Midterm2004

Midterm2004 - ESM 203: Earth System Science Jeff Dozier Tom...

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ESM 203: Earth System Science Midterm 2004 Jeff Dozier Assigned November 4, due 9:30a.m. November 9 Tom Dunne (e-mail to Damon) Damon Turney The Midterm Examination counts 25% of your course grade. Answer all four questions. The exam is open-book. Please type your answers, although you may handwrite equa- tions and diagrams if you wish. So that we can separate the exams for grading, please use one side of the paper only, start the answer to each of the four questions on a new page, and make sure you name is on every page ( View->Header and Footer in Microsoft Word). You do not have to repeat the question in your answer; just use the number and letter designations. You may use your notes, assigned readings, or other material. You may not use each other, so please do not discuss the exam with anyone else. You should refrain from even discussing the course at all, with anyone, between this afternoon and Tuesday morning. Some of the questions are straightforward, and ask you essentially to re-explain what we covered in class. Others questions are more mature, and require you to apply what you have learned to something we did not explicitly teach you. Read the questions carefully and write succinct, focused answers. Some of the questions may tempt you to diverge into questions of ideology. Avoid this by concentrating on the technical or management issue being raised. Try to be complete but concise. Do not bury your answer, which might be correct, too deeply. If you have questions about the interpretation of the material, you may email Jeff and Tom. If we think you have thereby identified something about the exam that is unclear, we will post the answer to the rest of the class.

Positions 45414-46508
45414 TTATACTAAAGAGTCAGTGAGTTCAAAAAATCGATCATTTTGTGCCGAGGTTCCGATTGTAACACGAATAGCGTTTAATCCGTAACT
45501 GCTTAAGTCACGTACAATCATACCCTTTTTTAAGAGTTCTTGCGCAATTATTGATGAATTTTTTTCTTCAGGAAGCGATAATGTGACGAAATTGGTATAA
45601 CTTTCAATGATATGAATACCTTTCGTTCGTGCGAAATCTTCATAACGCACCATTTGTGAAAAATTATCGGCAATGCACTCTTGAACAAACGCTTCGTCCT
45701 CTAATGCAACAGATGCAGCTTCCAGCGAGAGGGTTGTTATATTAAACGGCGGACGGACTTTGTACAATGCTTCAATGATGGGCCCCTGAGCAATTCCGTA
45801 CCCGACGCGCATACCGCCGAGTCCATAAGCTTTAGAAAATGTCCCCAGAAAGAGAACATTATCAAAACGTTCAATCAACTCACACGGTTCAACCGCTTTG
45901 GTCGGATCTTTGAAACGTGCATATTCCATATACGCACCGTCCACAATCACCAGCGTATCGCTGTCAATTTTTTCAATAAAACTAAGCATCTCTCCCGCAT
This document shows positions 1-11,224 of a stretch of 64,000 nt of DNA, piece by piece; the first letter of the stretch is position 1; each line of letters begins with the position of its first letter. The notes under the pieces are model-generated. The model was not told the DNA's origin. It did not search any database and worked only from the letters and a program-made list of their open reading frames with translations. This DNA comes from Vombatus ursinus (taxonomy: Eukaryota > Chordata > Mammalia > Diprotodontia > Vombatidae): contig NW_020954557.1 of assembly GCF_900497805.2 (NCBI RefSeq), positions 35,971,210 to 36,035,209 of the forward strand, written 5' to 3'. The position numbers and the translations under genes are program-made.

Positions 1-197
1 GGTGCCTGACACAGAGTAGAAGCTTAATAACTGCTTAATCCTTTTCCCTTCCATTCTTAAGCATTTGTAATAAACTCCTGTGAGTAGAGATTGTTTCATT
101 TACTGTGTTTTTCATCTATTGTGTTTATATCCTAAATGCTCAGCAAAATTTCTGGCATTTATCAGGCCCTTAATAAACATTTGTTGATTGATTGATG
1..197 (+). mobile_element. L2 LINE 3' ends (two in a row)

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(1) Earth’s Temperature in a Nuclear Winter (or after an Asteroid Impact) Our old friend, the Harte Energy-Balance Model of Earth-Surface Temperature (from Homework 1), can be used to investigate the effect of a catastrophe that puts large amounts of dust and soot into the stratosphere and upper troposphere. Two possibilities come to mind: all-out nuclear war involving combatants with large ar- senals and the means to deliver them, or an asteroid hitting Earth, which is a gener- ally accepted explanation for the sudden extinction of many species about 65 million
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This note was uploaded on 08/06/2008 for the course ESM 203 taught by Professor Dozier,dunne during the Fall '07 term at UCSB.

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Midterm2004 - ESM 203: Earth System Science Jeff Dozier Tom...

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